• Essential: Avoid advertising your holdings or disclosing your validator activities, especially on public forums and social media that link to your IRL identity. This information can make it easier for adversaries to target you.
  • Essential: Avoid disclosing metadata that links your validator index or public key back to your identity, like links to your validator’s performance in block explorers, or logs that contain sensitive information.
  • Essential: Mentally compartmentalize your validator activities into a separate identity, and establish a strict operational firewall between that identity and your primary identity. Ideally, nobody will ever be able to connect you to your validator.
  • Advanced: Assume adversaries are waiting for you to expose a vulnerability that they can exploit.
  • Advanced: Enumerate the things that you value most. Evaluate and maximize the security of those things to limit adversaries’ ability to gather leverage against you.

Operating system security#

We recommend applying the following security best practices to the operating system (OS) that your client runs on.

  • Essential: Install only what you need.
  • Essential: Install only trusted software.
  • Essential: Keep your OS updated with the latest firmware updates and security patches.
  • Essential: Ensure that your machine doesn't automatically shut down or restart.
  • Essential: Be present for all updates and restarts.
  • Essential: Enable your firewall and set it to the most restrictive configuration possible.
  • Essential: Reboot occasionally, but manually.
  • Essential: Start with a clean slate machine to minimize the risk of being exposed to malicious preloaded software.
  • Essential: Never run the client software under “administrator” accounts. The account that runs your client software should be granted the permissions it needs, and only the permissions it needs.

Linux-specific best practices:

  • Essential: Don't use root unless you need to. Don't run anything as root.
  • Essential: Configure time sync. The Ethereum Launchpad demonstrates this as part of their validator checklist.
  • Essential: Enable the UFW firewall [9].
  • Advanced: Disable the root account, root account login, and password-based login [10].
  • Advanced: Disable SSH password authentication. Use SSH keys only [11].

Wallet and key management#

You’ll be managing two types of keys: validator keys and withdrawal keys. Prysm only needs access to your validator keys. You can learn more about this here on the Ethereum blog.

  • Essential: Keep your withdrawal keys secure, offline, and physically separated from your validator instance. Use your withdrawal keys only when withdrawing funds - otherwise these keys should never touch Prysm, or any other software.
  • Essential: Don't use external devices that you don't trust.
  • Essential: Keep your mnemonic phrase in a safe place, offline.
  • Essential: Generate your wallet and keys on trusted hardware with the internet turned off.
  • Essential: Review Prysm’s security considerations before generating your wallet and keys.
  • Essential: Keep your wallet mnemonic phrase and withdrawal keys physically separated from your validator client.
  • Advanced: Generate your wallet and keys using new, airgapped hardware that has never been - and will never be - connected to the internet.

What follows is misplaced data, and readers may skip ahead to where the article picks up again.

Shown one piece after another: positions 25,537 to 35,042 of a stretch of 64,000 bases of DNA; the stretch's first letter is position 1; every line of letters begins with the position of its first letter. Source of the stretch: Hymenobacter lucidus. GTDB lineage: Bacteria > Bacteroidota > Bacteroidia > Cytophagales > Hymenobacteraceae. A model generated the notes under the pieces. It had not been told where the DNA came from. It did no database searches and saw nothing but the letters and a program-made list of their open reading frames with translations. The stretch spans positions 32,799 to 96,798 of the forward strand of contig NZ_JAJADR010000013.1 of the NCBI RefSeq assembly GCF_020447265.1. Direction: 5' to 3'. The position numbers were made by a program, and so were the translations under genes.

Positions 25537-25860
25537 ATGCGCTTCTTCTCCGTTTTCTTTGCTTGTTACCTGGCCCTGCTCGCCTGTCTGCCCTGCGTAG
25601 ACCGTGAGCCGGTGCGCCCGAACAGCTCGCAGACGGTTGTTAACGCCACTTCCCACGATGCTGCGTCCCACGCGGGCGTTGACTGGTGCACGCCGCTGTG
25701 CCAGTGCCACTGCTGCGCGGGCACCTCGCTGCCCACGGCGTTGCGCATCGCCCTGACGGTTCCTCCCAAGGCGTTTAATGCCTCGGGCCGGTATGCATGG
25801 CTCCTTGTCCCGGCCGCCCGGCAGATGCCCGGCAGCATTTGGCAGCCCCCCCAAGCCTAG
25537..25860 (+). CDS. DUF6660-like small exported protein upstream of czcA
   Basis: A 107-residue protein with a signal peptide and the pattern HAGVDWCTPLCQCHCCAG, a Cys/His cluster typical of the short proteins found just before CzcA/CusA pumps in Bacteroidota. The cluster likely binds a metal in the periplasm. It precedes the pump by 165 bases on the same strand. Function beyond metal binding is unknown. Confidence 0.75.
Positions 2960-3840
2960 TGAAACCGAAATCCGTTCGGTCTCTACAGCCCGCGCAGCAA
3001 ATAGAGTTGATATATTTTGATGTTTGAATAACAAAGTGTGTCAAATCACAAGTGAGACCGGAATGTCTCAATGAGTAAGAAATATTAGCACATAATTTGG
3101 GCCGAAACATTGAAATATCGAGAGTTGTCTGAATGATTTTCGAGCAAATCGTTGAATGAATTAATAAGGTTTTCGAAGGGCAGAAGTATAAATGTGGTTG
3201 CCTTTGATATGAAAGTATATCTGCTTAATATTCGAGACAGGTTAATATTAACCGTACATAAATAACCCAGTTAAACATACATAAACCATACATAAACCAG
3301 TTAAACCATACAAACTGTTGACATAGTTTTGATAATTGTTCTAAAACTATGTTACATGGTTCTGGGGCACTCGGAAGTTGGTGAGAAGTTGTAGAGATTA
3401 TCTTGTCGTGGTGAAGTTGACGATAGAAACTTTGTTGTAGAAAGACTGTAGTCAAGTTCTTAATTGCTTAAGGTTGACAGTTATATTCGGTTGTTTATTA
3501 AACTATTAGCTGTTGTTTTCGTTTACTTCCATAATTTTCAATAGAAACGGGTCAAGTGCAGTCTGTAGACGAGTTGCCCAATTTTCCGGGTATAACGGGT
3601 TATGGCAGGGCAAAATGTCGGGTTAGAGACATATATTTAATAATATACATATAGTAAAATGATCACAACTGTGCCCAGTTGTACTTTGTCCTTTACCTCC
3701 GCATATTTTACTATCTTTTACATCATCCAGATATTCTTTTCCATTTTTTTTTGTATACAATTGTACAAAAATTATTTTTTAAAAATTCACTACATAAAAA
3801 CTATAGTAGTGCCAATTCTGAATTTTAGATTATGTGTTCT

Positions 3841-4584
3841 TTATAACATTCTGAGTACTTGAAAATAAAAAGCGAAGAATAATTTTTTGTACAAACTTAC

• Advanced: Use a metal wallet to protect your mnemonic phrase [12].
  • Advanced: Build the key generation software from source - don’t trust third-party binaries.
  • Advanced: Use a Web3Signer to maintain separation between your keys and client software.

Troubleshooting#

Ethereum and its client software are constantly improving. This constant change means that unexpected things may happen that require troubleshooting.

Migration security#

Migrating your validator from one machine to another is a delicate process that requires attention to detail. Migrating between machines significantly increases the risk of slashing.

  • Essential: Review Prysm's migration guidance for a detailed overview of the process and considerations.
  • Essential: Never run more than a single validator process with the same keys loaded.
  • Essential: Accept downtime as part of a successful migration.
  • Essential: Maintain and utilize slashing protection.

Mitigation worksheet#

Risk eventI'll proactively minimize risk by...I'll notice when...I'll respond by...
My ISP goes offline.
There's a power outage.
My disks fail.
My computer's memory fails.
I forget everything.n/a
My OS crashes.
My disk runs out of space.
My client has a bug.
My validator instance transitions into an unexpected state.
Someone physically steals my validator machine.
I get locked out of my OS.
My validator keys are stolen or exposed.
I have to migrate to another machine.n/a
I suddenly have to pack up and leave, leaving my validator instance behind.n/a
I pass away.n/an/a

Learning resources#

Closing remarks#

Participating as a validator can be rewarding public service [13], but it's not without risk. Following these security best practices will help you minimize risk.

If you have any questions, feel free to visit our Discord.


Footnotes:

1. Learn more about the Prater testnet here on Ethereum.org.
2. BitMex recently posted research that provides hard numbers on penalties and rewards: Ethereum's Proof of Stake System - Calculating Penalties and Rewards. Collin Myers has also created an Ethereum calculator.
3. See Why you should stop worrying about your validator's uptime and start embracing the chaos instead.
4. See Eth2 Slashing Prevention Tips to learn more about slashing.
5. BeaconChain has a mobile app that will alert you when your validator state changes.
6. See How to monitor your ETH 2 Validator with Google Cloud for a demonstration of this type of solution.
7. See Eth2 Slashing Prevention Tips by Raul Jordan.
8. See this discussion on Reddit for an example of how an honest scripting mistake can result in slashing. The Ethereum ecosystem is growing quickly - this requires all participants to exercise an abundance of caution.
9. CoinCashew demonstrates firewall configuration best practices here.
10. CoinCashew demonstrates root account administration here.
11. CoinCashew demonstrates SSH authentication here.
12. See Metal Bitcoin Seed Storage Reviews by Jameson Lopp.
13. StakingRewards has a live rewards calculator here.